By WILL KANE, San Francisco Chronicle
SAN FRANCISCO - Latinos now make up a majority of California's public school students, cracking the 50 percent barrier for the first time in the state's history, according to Department of Education data.
Almost 50.4 percent of the state's students in the 2009-10 school year identified themselves as Hispanic or Latino, up 1.36 percent from the previous year.
In comparison, 27 percent of California's 6.2 million students identified themselves as white, 9 percent as Asian and 7 percent as black. Students calling themselves Filipino, Pacific Islander, Native American or other total almost 7 percent.
While the result was no surprise to educators, experts say the shift underscores the huge impact Latinos already have on California's politics, economy and school system.
That influence will only grow as Latino parents -- now in the majority -- realize many of the schools their children attend are underfunded, said Bruce Fuller, a professor of education and public policy at University of California, Berkeley.
"It turns upside down how we think about California students," he said.
"A lot depends on the extent to which Latino parents come together and organize," Fuller added. "These are parents who historically have not had much political power. But as they are coming together and feeling their oats, they may organize around education."
It's no surprise that Latinos make up the new majority in California schools, considering that their numbers have grown by leaps and bounds in recent decades. In 2009, Latinos made up 37 percent of the state's population, a number that continues to increase, according to the California Department of Finance.
But their electoral sway has not grown by similar amounts, because almost 40 percent of adult Latinos in California are ineligible to vote, said Lisa Garcia Bedolla, an associate professor at the UC Berkeley Graduate School of Education.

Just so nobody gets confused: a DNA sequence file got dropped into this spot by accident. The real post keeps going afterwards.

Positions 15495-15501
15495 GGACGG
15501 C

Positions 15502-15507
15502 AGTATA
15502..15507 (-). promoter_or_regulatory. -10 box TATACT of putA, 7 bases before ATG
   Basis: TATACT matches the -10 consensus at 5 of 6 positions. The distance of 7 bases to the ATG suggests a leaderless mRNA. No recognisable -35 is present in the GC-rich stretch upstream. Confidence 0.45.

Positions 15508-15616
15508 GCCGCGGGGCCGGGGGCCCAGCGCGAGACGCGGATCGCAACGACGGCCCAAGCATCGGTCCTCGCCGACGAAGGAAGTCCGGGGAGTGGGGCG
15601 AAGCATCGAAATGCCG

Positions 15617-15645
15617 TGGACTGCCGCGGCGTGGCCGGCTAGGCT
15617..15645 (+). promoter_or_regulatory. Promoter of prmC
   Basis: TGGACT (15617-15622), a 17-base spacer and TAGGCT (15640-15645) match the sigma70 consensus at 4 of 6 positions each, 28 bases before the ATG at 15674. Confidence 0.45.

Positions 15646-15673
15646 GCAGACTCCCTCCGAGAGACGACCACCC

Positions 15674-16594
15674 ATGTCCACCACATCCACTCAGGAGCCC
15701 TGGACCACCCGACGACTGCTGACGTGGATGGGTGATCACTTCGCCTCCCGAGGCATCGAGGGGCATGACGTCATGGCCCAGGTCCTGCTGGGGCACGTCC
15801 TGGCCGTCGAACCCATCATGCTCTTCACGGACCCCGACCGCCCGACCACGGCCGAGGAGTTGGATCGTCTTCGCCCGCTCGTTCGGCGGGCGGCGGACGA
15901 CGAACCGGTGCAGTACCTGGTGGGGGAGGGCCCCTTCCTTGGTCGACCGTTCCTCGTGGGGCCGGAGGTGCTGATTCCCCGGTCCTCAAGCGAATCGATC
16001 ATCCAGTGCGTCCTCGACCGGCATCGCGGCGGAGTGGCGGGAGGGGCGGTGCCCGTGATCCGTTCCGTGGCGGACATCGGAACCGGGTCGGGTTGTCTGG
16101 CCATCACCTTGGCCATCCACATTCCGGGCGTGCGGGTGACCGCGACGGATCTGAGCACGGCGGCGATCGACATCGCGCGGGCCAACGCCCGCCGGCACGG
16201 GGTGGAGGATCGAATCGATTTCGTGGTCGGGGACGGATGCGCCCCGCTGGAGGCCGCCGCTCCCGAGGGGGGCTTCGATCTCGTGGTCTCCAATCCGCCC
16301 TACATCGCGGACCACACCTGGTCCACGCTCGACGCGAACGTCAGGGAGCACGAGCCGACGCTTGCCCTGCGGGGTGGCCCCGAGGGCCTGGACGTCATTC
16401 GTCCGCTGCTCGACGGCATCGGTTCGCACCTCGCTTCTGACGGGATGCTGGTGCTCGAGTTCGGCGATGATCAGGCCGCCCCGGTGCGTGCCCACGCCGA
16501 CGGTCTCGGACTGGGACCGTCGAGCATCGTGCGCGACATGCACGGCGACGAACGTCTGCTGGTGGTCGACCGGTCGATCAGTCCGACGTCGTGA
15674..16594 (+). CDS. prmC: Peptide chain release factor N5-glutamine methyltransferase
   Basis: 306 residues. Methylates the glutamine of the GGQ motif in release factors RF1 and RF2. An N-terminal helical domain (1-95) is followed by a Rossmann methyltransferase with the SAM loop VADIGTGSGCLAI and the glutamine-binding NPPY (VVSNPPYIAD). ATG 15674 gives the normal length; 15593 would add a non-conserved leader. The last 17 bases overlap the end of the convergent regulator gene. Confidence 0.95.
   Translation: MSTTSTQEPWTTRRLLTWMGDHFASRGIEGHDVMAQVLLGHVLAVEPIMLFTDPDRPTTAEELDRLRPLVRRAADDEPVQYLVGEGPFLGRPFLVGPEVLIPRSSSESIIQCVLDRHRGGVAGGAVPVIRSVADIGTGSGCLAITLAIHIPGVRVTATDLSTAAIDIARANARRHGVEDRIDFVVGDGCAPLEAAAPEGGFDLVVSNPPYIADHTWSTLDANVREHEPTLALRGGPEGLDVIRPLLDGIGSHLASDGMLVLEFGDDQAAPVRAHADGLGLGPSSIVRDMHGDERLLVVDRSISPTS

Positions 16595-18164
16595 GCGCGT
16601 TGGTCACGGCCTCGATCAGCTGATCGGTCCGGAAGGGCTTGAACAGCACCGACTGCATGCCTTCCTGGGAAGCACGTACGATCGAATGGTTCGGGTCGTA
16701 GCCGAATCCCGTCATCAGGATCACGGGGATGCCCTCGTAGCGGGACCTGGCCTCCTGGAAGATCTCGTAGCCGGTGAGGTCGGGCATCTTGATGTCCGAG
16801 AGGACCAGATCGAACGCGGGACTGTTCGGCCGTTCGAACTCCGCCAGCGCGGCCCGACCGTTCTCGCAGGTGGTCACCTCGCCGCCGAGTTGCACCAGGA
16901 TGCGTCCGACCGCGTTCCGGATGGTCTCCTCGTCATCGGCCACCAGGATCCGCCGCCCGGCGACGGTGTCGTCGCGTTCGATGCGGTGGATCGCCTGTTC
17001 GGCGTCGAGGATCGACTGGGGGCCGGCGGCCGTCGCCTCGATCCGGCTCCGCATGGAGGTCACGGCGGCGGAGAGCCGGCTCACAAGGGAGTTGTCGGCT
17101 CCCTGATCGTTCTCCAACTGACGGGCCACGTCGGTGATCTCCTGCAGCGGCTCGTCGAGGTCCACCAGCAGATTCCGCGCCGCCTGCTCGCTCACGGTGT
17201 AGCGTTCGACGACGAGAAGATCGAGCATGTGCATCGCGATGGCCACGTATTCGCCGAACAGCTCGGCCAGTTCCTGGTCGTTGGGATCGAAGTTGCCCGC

The challenge, she said, is finding ways to get Latino parents involved in schools when they cannot vote for members of their local school board.
"How do we come up with constructive ways to do that, considering the limitations on how these parents can participate? That's the question from here," she said.
California schools need to do a better job of reaching out to that increasing number of Latino students, said David Gomez, president of the California Association of Latino Superintendents and Administrators and a school superintendent in Ventura County.
Nearly 1.5 million students are English language learners, but many more still struggle in the classroom with difficult, subject-specific terms, he said.
"For example, if you are studying social science, understanding words like 'justice' and 'beauty' can be difficult," he said. "In math, it can be even harder."
Fuller suggested state educators look at language education in an entirely new way.
"If the majority of the population is becoming bilingual," he said, referring to the growing Latino population learning English, "why shouldn't the white minority also become bilingual?"